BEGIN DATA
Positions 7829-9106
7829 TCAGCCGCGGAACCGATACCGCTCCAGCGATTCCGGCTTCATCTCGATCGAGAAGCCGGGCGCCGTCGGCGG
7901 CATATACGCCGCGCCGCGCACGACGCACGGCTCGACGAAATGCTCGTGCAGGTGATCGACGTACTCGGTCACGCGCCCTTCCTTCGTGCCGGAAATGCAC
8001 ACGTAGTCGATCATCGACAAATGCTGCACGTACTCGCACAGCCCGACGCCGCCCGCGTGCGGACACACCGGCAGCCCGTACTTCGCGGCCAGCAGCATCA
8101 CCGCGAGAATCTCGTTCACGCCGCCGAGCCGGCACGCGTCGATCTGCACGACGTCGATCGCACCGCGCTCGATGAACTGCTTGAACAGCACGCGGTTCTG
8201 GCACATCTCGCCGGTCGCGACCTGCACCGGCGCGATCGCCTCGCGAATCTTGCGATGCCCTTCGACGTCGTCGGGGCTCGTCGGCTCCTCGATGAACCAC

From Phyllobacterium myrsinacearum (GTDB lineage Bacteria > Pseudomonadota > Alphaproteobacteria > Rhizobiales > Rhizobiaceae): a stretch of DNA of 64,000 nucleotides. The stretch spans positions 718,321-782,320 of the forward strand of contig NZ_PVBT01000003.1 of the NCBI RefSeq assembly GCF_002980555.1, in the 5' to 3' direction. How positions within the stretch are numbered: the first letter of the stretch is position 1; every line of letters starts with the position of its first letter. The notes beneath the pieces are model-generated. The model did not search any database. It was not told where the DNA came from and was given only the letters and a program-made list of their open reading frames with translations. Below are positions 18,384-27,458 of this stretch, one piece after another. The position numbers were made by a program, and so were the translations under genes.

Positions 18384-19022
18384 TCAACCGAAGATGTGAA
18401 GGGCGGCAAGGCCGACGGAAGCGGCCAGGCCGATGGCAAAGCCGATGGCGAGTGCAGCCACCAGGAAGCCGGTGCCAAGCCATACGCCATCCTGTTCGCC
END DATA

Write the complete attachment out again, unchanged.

Positions 7829-9106
7829 TCAGCCGCGGAACCGATACCGCTCCAGCGATTCCGGCTTCATCTCGATCGAGAAGCCGGGCGCCGTCGGCGG
7901 CATATACGCCGCGCCGCGCACGACGCACGGCTCGACGAAATGCTCGTGCAGGTGATCGACGTACTCGGTCACGCGCCCTTCCTTCGTGCCGGAAATGCAC
8001 ACGTAGTCGATCATCGACAAATGCTGCACGTACTCGCACAGCCCGACGCCGCCCGCGTGCGGACACACCGGCAGCCCGTACTTCGCGGCCAGCAGCATCA
8101 CCGCGAGAATCTCGTTCACGCCGCCGAGCCGGCACGCGTCGATCTGCACGACGTCGATCGCACCGCGCTCGATGAACTGCTTGAACAGCACGCGGTTCTG
8201 GCACATCTCGCCGGTCGCGACCTGCACCGGCGCGATCGCCTCGCGAATCTTGCGATGCCCTTCGACGTCGTCGGGGCTCGTCGGCTCCTCGATGAACCAC

From Phyllobacterium myrsinacearum (GTDB lineage Bacteria > Pseudomonadota > Alphaproteobacteria > Rhizobiales > Rhizobiaceae): a stretch of DNA of 64,000 nucleotides. The stretch spans positions 718,321-782,320 of the forward strand of contig NZ_PVBT01000003.1 of the NCBI RefSeq assembly GCF_002980555.1, in the 5' to 3' direction. How positions within the stretch are numbered: the first letter of the stretch is position 1; every line of letters starts with the position of its first letter. The notes beneath the pieces are model-generated. The model did not search any database. It was not told where the DNA came from and was given only the letters and a program-made list of their open reading frames with translations. Below are positions 18,384-27,458 of this stretch, one piece after another. The position numbers were made by a program, and so were the translations under genes.

Positions 18384-19022
18384 TCAACCGAAGATGTGAA
18401 GGGCGGCAAGGCCGACGGAAGCGGCCAGGCCGATGGCAAAGCCGATGGCGAGTGCAGCCACCAGGAAGCCGGTGCCAAGCCATACGCCATCCTGTTCGCC